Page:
Tzedakah Begins at Home (Private-Religious)
  1. Strand PHIL.I Definitions of Philanthropy
    1. Standard DP 01. Define Philanthropy
      1. Benchmark E.3 Recognize that citizens have a responsibility for the common good as defined by democratic principles.
      2. Benchmark E.4 Define and give examples of selfishness and selflessness.
    2. Standard DP 04. Operational Characteristics of Nonprofit Organizations
      1. Benchmark E.1 Describe how citizens organize in response to a need.
    3. Standard DP 06. Role of Family in Philanthropy
      1. Benchmark E.2 Identify examples of families supporting giving and sharing.
  2. Strand PHIL.IV Volunteering and Service
    1. Standard VS 03. Providing Service
      1. Benchmark E.3 Describe the task and the student role.

This lesson focuses on eight levels of tzedakah (charity) that were identified by a great Jewish thinker known as Rabbi Moses Maimonides. Students will investigate various ways to give charity and gain an appreciation of how people give of their time, talent or treasure. They will create their own tzedakah box to begin collecting money at home. 

PrintOne - Forty-five Minute Class Period

The learner will:

  • identify eight levels of tzedakah (charitable giving).
  • role-play scenarios that demonstrate how to give each type of charity.
  • create a tzedakah box to take home.
  • Student copies of Attachment One: Summary of Laws of Giving
  • Poster board: draw a ladder with eight wide rungs on it
  • Note cards: enough to make one set of eight laws for every three students plus one set for the teacher (See Attachment Two: Eight Levels of Tzedakah)
  • One small container with a lid for each student (such as found in the sandwich bag area of the grocery store); Cut a slit in the lids large enough for coins
  • Permanent markers
Home Connection: 

Send home the tzedakah box for each family to use to collect money.Send home a note describing the charity you have selected for the group donation.Set a deadline for bringing in money. Encourage families to find ways for their children to earn money to put in the tzedakah box.Ask students to give periodic updates of their families’ progress.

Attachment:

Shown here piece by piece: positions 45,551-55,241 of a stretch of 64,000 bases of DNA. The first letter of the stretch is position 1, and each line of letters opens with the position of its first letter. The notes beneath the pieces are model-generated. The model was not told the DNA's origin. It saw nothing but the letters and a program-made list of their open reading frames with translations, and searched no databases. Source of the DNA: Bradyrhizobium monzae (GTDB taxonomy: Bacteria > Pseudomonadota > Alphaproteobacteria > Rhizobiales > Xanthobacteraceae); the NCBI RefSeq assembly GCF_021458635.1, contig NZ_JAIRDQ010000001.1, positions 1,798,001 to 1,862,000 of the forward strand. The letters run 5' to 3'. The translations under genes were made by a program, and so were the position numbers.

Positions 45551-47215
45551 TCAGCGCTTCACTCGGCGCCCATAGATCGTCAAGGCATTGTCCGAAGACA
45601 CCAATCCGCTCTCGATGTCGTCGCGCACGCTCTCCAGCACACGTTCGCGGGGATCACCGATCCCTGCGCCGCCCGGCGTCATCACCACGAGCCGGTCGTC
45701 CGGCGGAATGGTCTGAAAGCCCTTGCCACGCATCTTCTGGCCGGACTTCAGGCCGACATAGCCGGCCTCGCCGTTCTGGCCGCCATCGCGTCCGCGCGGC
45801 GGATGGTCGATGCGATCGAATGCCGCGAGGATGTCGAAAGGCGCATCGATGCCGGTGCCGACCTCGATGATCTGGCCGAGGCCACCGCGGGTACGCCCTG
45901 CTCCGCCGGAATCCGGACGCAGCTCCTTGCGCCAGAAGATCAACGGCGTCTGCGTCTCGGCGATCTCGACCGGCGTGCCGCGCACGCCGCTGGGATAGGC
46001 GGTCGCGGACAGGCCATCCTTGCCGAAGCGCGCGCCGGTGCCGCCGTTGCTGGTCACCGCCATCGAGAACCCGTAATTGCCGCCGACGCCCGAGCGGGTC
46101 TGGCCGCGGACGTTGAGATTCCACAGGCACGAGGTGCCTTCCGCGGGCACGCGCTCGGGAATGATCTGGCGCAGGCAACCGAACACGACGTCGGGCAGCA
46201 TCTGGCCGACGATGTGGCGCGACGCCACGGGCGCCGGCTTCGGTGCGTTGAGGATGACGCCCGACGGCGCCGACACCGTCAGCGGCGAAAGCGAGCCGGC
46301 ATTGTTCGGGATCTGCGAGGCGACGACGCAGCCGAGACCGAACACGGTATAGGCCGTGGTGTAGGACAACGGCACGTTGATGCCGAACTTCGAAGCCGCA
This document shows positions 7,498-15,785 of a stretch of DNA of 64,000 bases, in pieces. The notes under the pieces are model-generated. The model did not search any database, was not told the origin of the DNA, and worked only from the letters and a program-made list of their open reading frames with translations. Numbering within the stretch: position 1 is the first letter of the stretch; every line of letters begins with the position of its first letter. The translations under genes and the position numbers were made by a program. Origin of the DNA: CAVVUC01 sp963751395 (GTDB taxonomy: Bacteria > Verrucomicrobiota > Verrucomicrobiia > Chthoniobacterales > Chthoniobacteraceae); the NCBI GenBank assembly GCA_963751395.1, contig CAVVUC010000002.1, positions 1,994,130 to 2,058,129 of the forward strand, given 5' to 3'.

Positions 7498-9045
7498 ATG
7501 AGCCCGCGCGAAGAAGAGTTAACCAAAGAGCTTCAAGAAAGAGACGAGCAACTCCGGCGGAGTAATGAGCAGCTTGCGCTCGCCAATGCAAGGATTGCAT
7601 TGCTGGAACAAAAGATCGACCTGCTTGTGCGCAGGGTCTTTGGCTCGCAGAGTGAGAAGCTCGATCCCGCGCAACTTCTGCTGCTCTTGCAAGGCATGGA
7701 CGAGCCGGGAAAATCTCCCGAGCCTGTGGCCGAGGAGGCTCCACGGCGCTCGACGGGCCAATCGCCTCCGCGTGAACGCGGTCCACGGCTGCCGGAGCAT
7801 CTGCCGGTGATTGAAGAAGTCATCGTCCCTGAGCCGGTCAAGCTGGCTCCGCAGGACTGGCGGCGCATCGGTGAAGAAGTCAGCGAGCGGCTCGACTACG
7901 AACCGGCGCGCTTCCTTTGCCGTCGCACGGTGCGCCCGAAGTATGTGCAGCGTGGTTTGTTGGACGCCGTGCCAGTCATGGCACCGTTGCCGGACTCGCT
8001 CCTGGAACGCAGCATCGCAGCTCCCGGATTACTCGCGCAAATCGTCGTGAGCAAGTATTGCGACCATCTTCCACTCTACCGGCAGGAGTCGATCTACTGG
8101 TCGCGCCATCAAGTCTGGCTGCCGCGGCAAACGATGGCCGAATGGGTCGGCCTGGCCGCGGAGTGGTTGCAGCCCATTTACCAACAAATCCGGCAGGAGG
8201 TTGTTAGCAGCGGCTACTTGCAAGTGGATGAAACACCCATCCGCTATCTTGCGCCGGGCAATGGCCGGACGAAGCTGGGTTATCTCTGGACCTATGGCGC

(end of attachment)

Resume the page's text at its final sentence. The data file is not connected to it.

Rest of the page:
For charities that strive to make others self-sufficient:

  1. Anticipatory Set:Ask each student to describe something that one might give to a poor person.Encourage students to go beyond material objects.Make a list of ideas on the board.

  2. Ask the students to think of different ways to “deliver” these items to a poor person, such as anonymously, in person, over the phone, through an organization, etc. (This may be very difficult for students. Make a list on the board next to the first list.)

  3. Tell students that a rabbi named Maimonides (also known as “RaMBa”M) made a list of eight different ways that a person can give charity.He put the ways in order from the most to the least generous way to give.(Keep in mind that all giving is better than not giving.)

  4. Arrange students into groups of three and give each group a set of eight note cards. Each card has one of the eight levels of charity written on it.Cards should be in the order listed on Attachment Two: Eight Levels of Tzedakah.

  5. Read through the cards as a class and allow students to ask clarification questions regarding the meaning of the levels.

  6. Ask the students to manipulate the cards with their group to predict the order of the levels as written by Maimonides.Meanwhile, place your set of cards in the correct order on the ladder.Place them upside down so the students can’t read them yet. Attachment Three: Ladder of the Eight Levels of Tzedakah

  7. Call up each group one at a time to place their note cards on the ladder, putting the highest form of giving at the top.Have them explain their reasoning as they place them on the ladder.

  8. When all groups have posted their cards, turn over your cards and distribute copies of Attachment One: Summary of Laws of Giving.

  9. Talk about the order of Maimonides’s giving levels.Discuss why he might have chosen the priorities as he did. Have the students think of specific giving examples for each level. Role-play examples, if appropriate.

  10. Explain that they are going to participate in a simple tzedakah project. Each child will make a tzedakah box to take home. Each family may collect money for a charity that offers loans to low-income people to help them become self-sufficient (see Bibliographical References). Discuss of what level of charity this is an example of.

  11. Give the plastic containers and markers to the students.The assignment is to illustrate the eight different levels of tzedakah on the sides of the box.Note: Permanent markers stain clothing. Remind students to use the markers carefully.

  12. When the students finish decorating the boxes, have them show their designs to the rest of the class and explain how they represented each level.


Assess students based on how well their symbols and illustrations reflect an understanding of the text.Also assess students based on teacher observations and participation in discussions.